Celebrating our rich history on World Heritage Day - James Dalgleish
World Heritage Sites must have strong and robust management plans in place to keep their Outstanding Universal Value. This is what makes them of worldwide importance. This must be preserved and enhanced for future generations to come.
Our city centre World Heritage Site, awarded by UNESCO in 1995, is managed by us in partnership with Edinburgh World Heritage and Historic Environment Scotland and we’re putting together our next management plan to get your views. So, look out for the chance to comment on that in the coming months.
The organic medieval Old Town and the planned Georgian New Town includes the city’s iconic skyline and offers a rich contrast of styles between the Old Town’s narrow, winding closes and the broad, elegant streets of the Georgian New Town. It has around 4500 individual buildings and around 23,000 residents live there. It’s important we balance the needs of our residents with vital preservation and conservation work we carry out each year with our partners to make sure the site can be enjoyed by everyone including the visitors the area attracts from all over the world for generations to come.
An example of this is as issues such as climate change affect us all we must balance the needs of our residents with the bigger picture as we work towards Edinburgh becoming net zero by 2030.
If you’re a home-owner living in the World Heritage Site or a conservation area and you are worried about your energy bills and climate change we’re running a survey for you. We’re asking for your experiences making your home more energy efficient and protecting it against any flood risk. You will find more information on the consultation hub on our website or you can pop into your local library and fill out our survey there.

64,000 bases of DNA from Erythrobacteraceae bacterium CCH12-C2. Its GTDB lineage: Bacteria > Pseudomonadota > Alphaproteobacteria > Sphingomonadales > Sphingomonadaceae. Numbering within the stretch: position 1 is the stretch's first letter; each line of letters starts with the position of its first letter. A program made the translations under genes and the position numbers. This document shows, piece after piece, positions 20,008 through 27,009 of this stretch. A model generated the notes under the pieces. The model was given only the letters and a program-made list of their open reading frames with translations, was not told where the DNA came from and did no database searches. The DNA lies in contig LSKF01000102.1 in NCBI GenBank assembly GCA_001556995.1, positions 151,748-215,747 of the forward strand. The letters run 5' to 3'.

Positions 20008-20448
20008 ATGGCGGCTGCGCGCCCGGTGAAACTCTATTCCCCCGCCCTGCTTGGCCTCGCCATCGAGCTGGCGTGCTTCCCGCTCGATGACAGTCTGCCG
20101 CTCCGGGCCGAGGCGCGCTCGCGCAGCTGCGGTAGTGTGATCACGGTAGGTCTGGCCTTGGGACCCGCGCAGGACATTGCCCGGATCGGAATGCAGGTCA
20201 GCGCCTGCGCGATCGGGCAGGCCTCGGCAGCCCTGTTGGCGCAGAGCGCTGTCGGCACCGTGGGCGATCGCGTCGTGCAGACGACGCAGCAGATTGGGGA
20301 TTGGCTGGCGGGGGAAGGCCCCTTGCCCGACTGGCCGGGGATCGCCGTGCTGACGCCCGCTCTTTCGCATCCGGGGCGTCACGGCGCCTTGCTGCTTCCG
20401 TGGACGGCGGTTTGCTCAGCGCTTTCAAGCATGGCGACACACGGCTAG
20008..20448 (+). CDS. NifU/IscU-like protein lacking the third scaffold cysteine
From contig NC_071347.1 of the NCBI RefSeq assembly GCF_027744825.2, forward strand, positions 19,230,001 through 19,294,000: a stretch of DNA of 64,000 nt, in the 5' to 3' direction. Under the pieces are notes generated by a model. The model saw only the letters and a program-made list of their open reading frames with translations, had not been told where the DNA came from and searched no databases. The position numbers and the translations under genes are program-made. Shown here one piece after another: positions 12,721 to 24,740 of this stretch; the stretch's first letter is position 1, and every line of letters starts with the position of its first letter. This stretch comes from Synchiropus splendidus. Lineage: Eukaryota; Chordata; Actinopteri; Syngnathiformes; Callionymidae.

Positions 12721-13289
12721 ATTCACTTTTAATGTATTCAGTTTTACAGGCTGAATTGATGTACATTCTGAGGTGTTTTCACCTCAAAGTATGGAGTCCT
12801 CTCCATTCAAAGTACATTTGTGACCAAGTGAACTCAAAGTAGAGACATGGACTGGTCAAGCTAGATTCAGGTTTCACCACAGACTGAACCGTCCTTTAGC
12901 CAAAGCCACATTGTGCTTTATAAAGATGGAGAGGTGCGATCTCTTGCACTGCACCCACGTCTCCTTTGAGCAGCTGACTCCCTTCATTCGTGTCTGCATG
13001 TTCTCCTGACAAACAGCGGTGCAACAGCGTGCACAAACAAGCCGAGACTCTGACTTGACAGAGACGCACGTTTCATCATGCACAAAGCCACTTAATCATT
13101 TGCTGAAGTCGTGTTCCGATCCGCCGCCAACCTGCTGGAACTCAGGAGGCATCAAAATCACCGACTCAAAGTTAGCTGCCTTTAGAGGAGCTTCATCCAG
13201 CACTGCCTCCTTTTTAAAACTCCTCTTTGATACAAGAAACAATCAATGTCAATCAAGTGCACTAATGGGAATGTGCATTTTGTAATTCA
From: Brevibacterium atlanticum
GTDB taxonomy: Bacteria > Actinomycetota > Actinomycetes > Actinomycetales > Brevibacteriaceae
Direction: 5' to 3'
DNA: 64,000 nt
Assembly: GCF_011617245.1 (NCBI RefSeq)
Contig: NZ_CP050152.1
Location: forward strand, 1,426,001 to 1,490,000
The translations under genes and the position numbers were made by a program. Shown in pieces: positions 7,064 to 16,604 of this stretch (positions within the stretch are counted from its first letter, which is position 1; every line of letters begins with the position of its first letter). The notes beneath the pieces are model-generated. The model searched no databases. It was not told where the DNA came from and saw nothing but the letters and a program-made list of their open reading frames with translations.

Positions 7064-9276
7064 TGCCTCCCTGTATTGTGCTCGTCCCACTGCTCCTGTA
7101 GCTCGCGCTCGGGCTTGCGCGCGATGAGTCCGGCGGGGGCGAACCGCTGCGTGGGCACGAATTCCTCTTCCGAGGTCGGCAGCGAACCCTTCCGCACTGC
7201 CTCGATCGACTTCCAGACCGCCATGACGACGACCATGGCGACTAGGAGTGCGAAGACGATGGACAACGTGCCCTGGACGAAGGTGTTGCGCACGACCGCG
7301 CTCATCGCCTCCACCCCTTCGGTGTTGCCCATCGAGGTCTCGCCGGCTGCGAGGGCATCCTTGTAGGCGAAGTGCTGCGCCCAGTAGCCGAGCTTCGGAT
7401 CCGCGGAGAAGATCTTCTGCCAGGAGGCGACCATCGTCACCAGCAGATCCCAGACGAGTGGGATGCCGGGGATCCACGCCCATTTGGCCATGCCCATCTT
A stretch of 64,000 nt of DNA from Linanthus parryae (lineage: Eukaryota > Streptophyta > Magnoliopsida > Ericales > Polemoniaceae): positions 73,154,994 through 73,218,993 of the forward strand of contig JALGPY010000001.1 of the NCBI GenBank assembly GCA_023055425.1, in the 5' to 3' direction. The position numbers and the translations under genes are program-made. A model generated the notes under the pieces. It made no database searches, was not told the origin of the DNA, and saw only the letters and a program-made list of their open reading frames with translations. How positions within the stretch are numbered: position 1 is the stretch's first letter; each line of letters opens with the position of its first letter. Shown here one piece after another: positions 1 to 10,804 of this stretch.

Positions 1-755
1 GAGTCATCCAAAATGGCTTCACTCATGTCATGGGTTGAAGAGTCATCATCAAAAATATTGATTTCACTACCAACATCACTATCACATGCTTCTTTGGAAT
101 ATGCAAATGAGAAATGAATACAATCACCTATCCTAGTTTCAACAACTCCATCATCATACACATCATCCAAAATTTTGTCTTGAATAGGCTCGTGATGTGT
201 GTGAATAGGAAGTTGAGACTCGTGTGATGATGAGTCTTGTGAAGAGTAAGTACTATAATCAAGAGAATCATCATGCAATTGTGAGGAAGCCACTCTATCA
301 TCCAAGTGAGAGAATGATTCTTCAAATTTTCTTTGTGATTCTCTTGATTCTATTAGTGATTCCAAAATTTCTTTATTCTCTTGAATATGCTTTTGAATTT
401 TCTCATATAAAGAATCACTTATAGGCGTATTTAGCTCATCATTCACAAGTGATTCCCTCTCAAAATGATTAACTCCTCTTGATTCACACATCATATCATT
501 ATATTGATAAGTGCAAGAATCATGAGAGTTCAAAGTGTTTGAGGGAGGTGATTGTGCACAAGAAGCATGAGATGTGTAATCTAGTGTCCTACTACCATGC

To mark the day, our partner Edinburgh World Heritage is also hosting a special event this week with Sir Geoff Palmer, chair of the Edinburgh Slavery and Colonialism Legacy Review Group.
The Review Group made ten recommendations about how the city should understand and acknowledge the legacy of slavery and colonialism. One of these recommendations was that statues, monuments, buildings and street names associated with slavery and colonialism in Edinburgh should be retained and re-presented, using a new interpretation strategy.
And for our younger residents Historic Environment Scotland have Auld Reekie handling boxes being used in our schools with replica and original objects that tell us about life in Edinburgh before, and during the 18th century.
This was a time of real change in Edinburgh and can tell the story of our World Heritage Site.
I’d encourage you if you can to use this week to go out and explore and/or go online to find out more about Edinburgh’s rich heritage and our Old and New Towns World Heritage Sites and the Forth Bridge no matter where you live.
Cllr James Dalgleish Planning Convener at the City of Edinburgh Council